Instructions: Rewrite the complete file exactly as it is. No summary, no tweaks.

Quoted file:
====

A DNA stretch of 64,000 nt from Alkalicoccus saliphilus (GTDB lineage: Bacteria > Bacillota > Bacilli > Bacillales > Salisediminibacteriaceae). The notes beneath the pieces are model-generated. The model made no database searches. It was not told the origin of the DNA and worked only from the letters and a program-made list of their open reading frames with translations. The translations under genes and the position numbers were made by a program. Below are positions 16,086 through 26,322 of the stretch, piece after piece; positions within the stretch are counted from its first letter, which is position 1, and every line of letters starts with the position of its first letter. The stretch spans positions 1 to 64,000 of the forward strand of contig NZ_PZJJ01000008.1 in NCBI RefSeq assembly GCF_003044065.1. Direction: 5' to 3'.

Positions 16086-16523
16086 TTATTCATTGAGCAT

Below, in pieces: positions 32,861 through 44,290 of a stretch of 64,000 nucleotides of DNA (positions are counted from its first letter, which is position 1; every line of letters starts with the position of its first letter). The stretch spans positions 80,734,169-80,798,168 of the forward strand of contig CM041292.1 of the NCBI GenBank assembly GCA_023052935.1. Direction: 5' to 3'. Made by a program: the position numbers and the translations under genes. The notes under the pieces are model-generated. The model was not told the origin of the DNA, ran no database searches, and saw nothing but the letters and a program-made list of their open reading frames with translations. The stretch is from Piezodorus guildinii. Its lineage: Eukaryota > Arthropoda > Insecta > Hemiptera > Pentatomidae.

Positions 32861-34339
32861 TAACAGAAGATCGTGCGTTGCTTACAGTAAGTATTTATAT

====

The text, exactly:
A DNA stretch of 64,000 nt from Alkalicoccus saliphilus (GTDB lineage: Bacteria > Bacillota > Bacilli > Bacillales > Salisediminibacteriaceae). The notes beneath the pieces are model-generated. The model made no database searches. It was not told the origin of the DNA and worked only from the letters and a program-made list of their open reading frames with translations. The translations under genes and the position numbers were made by a program. Below are positions 16,086 through 26,322 of the stretch, piece after piece; positions within the stretch are counted from its first letter, which is position 1, and every line of letters starts with the position of its first letter. The stretch spans positions 1 to 64,000 of the forward strand of contig NZ_PZJJ01000008.1 in NCBI RefSeq assembly GCF_003044065.1. Direction: 5' to 3'.

Positions 16086-16523
16086 TTATTCATTGAGCAT

Below, in pieces: positions 32,861 through 44,290 of a stretch of 64,000 nucleotides of DNA (positions are counted from its first letter, which is position 1; every line of letters starts with the position of its first letter). The stretch spans positions 80,734,169-80,798,168 of the forward strand of contig CM041292.1 of the NCBI GenBank assembly GCA_023052935.1. Direction: 5' to 3'. Made by a program: the position numbers and the translations under genes. The notes under the pieces are model-generated. The model was not told the origin of the DNA, ran no database searches, and saw nothing but the letters and a program-made list of their open reading frames with translations. The stretch is from Piezodorus guildinii. Its lineage: Eukaryota > Arthropoda > Insecta > Hemiptera > Pentatomidae.

Positions 32861-34339
32861 TAACAGAAGATCGTGCGTTGCTTACAGTAAGTATTTATAT